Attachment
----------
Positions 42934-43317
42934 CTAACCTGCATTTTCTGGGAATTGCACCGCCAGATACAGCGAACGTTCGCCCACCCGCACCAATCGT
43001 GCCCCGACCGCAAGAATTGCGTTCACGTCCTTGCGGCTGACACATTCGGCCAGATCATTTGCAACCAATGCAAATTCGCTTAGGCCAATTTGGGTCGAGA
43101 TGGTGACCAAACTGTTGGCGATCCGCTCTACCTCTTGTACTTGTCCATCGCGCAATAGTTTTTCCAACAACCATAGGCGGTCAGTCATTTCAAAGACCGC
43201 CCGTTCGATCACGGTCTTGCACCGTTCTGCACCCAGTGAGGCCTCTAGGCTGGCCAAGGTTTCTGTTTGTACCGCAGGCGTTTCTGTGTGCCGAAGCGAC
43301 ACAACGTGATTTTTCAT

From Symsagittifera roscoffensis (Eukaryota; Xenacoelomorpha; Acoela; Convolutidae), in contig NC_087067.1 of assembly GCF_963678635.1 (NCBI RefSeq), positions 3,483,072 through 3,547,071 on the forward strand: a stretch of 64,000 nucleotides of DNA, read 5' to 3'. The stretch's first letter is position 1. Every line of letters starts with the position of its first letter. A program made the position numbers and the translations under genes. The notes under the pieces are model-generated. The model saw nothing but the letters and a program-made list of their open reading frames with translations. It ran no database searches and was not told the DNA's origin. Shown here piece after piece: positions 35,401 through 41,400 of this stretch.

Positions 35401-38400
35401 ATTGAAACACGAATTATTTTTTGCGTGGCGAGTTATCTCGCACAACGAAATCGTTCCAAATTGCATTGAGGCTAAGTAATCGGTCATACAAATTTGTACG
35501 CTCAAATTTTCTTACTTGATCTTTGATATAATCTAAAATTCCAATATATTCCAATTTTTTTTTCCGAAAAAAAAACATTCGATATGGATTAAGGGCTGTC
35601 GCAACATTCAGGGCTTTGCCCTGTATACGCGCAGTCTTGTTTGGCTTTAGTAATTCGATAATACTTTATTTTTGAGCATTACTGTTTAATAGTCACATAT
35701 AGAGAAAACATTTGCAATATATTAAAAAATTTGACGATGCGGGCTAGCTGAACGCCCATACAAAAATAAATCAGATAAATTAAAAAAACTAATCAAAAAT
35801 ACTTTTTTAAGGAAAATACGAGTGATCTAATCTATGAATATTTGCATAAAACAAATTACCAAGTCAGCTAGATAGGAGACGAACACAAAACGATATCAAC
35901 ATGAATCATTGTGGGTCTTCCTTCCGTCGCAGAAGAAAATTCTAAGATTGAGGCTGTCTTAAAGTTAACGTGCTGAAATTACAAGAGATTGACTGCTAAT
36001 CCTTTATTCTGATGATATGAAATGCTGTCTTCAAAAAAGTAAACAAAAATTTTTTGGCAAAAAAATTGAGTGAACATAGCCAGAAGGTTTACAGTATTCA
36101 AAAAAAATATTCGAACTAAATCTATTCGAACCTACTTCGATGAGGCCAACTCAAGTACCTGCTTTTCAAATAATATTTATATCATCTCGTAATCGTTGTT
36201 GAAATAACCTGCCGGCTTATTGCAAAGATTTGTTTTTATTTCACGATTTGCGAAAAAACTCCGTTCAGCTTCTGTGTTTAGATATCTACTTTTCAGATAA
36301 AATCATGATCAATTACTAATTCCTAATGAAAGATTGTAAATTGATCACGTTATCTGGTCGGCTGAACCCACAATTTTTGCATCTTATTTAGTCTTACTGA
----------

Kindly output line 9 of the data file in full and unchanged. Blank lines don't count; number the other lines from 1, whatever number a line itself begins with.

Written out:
35401 ATTGAAACACGAATTATTTTTTGCGTGGCGAGTTATCTCGCACAACGAAATCGTTCCAAATTGCATTGAGGCTAAGTAATCGGTCATACAAATTTGTACG